The day after the American Academy of Pediatrics recommended prescribing cholesterol-lowering drugs to some 8-year-olds, howls of protest arose from many doctors and parents. While the academy maintains that prescription drugs could help cope with the rising tide of childhood obesity and could prevent children from developing heart disease later in life, many observers say the guidelines send the wrong messages to families.
Some doctors said the recommendation would distract from common-sense changes in diet and exercise, which are also part of the new guidelines. “To be frank, I’m embarrassed for the A.A.P. today,” said Dr. Lawrence Rosen [The New York Times]. Childhood obesity expert David Ludwig adds: “My concern is what this is saying about society when we are so quick to prescribe drugs for these conditions before having systematically attacked the problem from the public health perspective” [The New York Times].
The academy wasn’t beset from all sides; several pediatricians noted that the guidelines recommend prescribing statins, the cholesterol-lowering drugs, only to those children with the highest cholesterol and the worst family history of heart disease. Academy member Janet Silverstein also explained that the damage done to kids’ hearts could be irreversible; she cites long-term studies that showed heart disease developed over a lifetime. “We learned that even if, at the age 25, they decided to change their ways and lead the perfect life — cardiac events were predicted by their health in adolescence” [ABC News].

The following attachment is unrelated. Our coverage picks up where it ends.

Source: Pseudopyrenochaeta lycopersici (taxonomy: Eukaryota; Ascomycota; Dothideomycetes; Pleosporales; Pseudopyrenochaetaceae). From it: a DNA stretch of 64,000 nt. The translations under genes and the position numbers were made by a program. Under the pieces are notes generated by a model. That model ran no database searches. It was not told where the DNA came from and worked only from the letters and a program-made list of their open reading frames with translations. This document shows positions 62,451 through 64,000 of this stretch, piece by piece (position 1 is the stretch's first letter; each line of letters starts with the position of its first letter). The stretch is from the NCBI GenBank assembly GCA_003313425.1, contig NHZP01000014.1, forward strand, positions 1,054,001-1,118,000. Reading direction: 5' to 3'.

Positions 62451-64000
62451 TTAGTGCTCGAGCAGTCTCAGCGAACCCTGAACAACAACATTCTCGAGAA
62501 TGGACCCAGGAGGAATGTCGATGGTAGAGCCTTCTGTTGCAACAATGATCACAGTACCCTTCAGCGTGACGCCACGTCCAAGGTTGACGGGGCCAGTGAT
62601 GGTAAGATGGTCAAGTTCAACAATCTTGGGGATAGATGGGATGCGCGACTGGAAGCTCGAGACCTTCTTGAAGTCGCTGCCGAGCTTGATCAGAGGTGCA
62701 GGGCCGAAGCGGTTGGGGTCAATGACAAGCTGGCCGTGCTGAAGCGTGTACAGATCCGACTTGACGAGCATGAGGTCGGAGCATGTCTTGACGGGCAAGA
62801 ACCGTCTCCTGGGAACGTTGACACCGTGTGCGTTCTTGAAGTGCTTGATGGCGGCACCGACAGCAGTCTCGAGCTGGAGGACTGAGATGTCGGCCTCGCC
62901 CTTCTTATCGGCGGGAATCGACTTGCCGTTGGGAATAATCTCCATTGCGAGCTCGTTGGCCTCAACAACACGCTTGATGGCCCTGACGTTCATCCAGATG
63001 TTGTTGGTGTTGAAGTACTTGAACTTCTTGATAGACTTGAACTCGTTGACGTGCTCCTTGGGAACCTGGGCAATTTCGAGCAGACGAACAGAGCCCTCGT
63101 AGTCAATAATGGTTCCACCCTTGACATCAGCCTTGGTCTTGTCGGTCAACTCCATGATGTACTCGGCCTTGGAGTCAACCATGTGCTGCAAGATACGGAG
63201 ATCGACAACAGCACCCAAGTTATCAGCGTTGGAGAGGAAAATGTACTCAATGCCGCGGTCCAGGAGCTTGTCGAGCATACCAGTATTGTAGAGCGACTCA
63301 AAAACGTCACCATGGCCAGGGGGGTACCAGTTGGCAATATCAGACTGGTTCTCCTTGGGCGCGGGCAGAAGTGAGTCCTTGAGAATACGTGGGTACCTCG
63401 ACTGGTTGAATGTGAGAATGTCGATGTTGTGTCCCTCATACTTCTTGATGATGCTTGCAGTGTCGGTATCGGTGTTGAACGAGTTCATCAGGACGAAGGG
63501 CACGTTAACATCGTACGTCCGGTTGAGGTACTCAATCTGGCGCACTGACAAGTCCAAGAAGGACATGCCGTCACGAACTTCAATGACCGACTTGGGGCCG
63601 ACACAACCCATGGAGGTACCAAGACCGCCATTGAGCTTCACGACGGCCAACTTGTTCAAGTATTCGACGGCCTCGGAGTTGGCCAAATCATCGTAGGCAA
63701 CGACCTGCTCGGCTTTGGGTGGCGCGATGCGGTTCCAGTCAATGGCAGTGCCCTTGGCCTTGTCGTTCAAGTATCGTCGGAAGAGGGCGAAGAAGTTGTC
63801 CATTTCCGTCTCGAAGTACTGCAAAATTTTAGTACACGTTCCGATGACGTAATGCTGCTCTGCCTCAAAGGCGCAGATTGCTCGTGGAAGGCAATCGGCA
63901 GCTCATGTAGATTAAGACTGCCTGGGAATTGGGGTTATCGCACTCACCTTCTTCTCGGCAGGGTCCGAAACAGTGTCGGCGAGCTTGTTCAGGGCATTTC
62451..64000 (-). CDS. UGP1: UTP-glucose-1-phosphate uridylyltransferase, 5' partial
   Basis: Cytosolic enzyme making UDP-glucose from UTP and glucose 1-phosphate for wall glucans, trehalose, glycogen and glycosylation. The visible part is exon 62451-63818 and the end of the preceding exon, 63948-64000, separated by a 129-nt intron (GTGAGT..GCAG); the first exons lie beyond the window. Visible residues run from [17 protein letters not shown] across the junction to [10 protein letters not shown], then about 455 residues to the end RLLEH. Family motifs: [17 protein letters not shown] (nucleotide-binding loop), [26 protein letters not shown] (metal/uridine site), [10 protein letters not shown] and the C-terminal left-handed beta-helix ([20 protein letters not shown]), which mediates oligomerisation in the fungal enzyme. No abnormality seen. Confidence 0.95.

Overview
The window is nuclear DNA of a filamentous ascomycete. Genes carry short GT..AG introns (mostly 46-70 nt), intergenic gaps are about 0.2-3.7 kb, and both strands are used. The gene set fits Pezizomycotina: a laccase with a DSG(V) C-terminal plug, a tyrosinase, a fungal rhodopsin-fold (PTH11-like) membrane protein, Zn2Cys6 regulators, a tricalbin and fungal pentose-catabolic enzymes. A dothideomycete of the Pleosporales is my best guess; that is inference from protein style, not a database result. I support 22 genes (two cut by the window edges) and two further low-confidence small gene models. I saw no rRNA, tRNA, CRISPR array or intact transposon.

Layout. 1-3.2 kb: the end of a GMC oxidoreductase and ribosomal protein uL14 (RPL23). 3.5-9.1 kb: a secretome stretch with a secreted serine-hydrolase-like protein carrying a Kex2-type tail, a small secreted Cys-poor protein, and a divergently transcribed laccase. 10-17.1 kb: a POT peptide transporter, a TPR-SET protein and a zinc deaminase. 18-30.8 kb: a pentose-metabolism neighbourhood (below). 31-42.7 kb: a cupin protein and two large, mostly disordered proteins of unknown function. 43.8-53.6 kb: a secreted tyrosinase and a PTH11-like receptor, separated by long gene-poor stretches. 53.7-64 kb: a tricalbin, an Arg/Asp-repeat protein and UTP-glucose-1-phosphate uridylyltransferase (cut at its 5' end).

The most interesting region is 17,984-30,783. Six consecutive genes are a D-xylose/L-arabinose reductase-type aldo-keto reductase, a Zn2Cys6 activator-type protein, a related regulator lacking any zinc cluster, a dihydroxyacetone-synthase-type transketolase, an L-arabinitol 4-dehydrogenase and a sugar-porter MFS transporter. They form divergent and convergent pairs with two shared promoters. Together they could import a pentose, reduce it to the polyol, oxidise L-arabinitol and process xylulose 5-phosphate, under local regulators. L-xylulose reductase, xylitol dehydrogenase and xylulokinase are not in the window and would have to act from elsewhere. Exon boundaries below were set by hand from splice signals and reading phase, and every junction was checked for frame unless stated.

But still other doctors say that it’s irresponsible to prescribe drugs to children before conducting thorough studies to be sure it’s safe. Pediatrician Newsweek], says Belamarich. He also points to some data suggesting that statins can interfere with developing embryos, and says that doctors shouldn’t prescribe the drugs to adolescent girls who might become pregnant.says that statins are great for treating adults with high cholesterol, but that he has serious reservations about prescribing them to children. “The short-term safety studies in children are very reassuring, but what we don’t know and need to study is whether statins have unique long-term effects on developing organisms. We don’t know about that yet. The statin trials have been too short to say one way or the other. That’s why we have to be cautious about translating their broad use” [
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